The number of ships is exclusive of army and navy vessels, and steamers, which have arrived during the above period.


 

The Sea Chart

The Illustrated History of Nautical Maps and Navigational Charts
The Sea Chart.The Sea Chart.John Blake
The sea chart was one of the key tools by which ships of trade, transport and conquest navigated their course across the oceans. John Blake looks at the history and development of the chart and the related nautical map, in both scientific and aesthetic terms, as a means of safe and accurate seaborne navigation. This handsome work contains 150 color illustrations including the earliest charts of the Mediterranean made by thirteenth-century Italian merchant adventurers, as well as eighteenth-century charts that became strategic naval and commercial requirements and led to Cook's voyages in the Pacific, the search for the Northwest Passage, and races to the Arctic and Antarctic.


The Authority to Sail.The Authority to Sail: The History of U.S. Maritime Licenses and Seamen's PapersThe Authority to Sail.
Robert Stanley Bates, George Marsh (Editor), John F. Whiteley (Forward) (Batek Marine Publishing, 2011; Nominated in 2012 for a Pulitzer Prize)
This book depicts important aspects of our maritime history as a result of original research done by the author, Commodore Bates, the holder of an unlimited master's license who has enjoyed a distinguished fifty-year career in both the Coast Guard and the American Merchant Marine.

The U.S. Coast Guard issues all Captain Licenses for U.S. Ports.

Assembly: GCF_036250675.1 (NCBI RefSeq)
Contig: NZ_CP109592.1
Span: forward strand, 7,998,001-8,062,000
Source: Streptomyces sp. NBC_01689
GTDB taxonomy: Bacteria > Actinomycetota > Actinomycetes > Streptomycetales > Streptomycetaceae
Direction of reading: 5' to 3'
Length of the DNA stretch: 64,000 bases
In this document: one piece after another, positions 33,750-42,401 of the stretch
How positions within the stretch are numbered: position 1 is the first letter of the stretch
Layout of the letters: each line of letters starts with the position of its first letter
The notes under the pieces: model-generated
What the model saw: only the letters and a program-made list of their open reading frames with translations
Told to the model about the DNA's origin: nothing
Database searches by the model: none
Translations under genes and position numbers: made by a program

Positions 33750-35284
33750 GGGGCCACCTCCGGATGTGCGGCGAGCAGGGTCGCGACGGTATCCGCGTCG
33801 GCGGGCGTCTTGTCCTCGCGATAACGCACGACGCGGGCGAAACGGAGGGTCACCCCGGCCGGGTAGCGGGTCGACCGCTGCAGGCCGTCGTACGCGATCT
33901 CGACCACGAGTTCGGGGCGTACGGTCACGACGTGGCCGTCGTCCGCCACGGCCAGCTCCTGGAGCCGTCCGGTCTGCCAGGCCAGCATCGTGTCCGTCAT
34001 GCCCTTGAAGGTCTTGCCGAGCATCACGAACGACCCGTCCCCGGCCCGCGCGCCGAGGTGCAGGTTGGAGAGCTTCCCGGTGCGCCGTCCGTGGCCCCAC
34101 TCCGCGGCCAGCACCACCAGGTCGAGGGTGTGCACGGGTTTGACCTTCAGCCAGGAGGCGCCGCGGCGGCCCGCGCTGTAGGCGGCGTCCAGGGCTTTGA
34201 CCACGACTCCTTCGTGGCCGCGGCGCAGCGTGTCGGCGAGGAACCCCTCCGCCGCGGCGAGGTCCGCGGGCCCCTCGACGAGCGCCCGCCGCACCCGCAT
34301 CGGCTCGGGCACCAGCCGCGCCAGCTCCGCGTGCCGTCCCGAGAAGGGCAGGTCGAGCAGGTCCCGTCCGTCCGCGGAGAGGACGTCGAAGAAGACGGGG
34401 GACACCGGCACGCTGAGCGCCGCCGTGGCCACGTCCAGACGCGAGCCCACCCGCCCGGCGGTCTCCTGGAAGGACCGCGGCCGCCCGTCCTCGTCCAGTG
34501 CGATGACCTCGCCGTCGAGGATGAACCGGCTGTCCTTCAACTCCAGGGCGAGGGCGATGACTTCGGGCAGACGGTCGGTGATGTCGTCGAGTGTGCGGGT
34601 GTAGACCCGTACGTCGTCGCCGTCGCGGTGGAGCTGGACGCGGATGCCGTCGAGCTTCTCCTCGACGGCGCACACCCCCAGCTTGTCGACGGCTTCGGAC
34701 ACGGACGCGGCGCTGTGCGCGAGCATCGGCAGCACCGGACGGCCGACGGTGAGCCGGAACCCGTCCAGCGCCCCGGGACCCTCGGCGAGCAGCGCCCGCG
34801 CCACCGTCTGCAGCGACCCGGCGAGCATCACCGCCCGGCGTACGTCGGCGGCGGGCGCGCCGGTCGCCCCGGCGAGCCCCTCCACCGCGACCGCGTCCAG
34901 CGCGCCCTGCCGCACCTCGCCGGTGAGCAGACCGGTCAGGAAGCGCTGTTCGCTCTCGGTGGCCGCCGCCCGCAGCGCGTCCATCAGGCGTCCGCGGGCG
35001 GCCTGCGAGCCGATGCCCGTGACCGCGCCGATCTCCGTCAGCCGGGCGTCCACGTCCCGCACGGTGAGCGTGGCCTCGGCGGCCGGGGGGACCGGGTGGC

Note: Other countries have different regulations, i.e. the RYA (Royal Yachting Association), conducts certification for Britain and Ireland. As of 2011, they did not recognize the USCG certification; certification through their courses was required.

Master Unlimited is a licensed mariner in ultimate command of a vessel any gross tons. The captain is responsible for its safe and efficient operation, including cargo operations, navigation, crew management and ensuring that the vessel complies with local and international laws. All persons on board, including officers and crew, other shipboard staff members, passengers, guests and pilots, are under the captain's authority and are his or her ultimate responsibility. The STCW defines the Master as Person having command of the ship.

Merchant Marine License.

The Sea Chart
The Illustrated History of Nautical Maps and Navigational ChartsThe Sea Chart.
The Sea Chart.The Sea Chart.
John Blake
The sea chart was one of the key tools by which ships of trade, transport and conquest navigated their course across the oceans. Herein is a history and development of the chart and the related nautical map, in both scientific and aesthetic terms, as a means of safe and accurate seaborne navigation. 150 color illustrations including the earliest charts of the Mediterranean made by 13th-century Italian merchant adventurers, as well as 18th-century charts that became strategic naval and commercial requirements and led to Cook's voyages in the Pacific, the search for the Northwest Passage, and races to the Arctic and Antarctic.

Get Your Captain's License. Fifth Edition Get Your Captain's License. Fifth Edition. Charlie  Wing.
Charlie Wing
Considered the quickest, easiest, and least expensive way to prepare for the U.S. Coast Guard captain's ratings exams required for anyone who takes paying passengers on a boat, and useful for serious boaters who want to save money on insurance. 350 pages of seamanship and navigation tutorials. More than 1,500 questions and answers from the Coast Guard exams. Includes an interactive CD-ROM with all 14,000 questions and answers in the USCG database, so you can take an unlimited number of practice exams

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Sources: As noted on entries and through research centers including National Archives, San Bruno, California; CDNC: California Digital Newspaper Collection; San Francisco Main Library History Collection; and Maritime Museums and Collections in Australia, China, Denmark, England, Finland, Germany, Ireland, Wales, Norway, Scotland, Spain, Sweden, etc.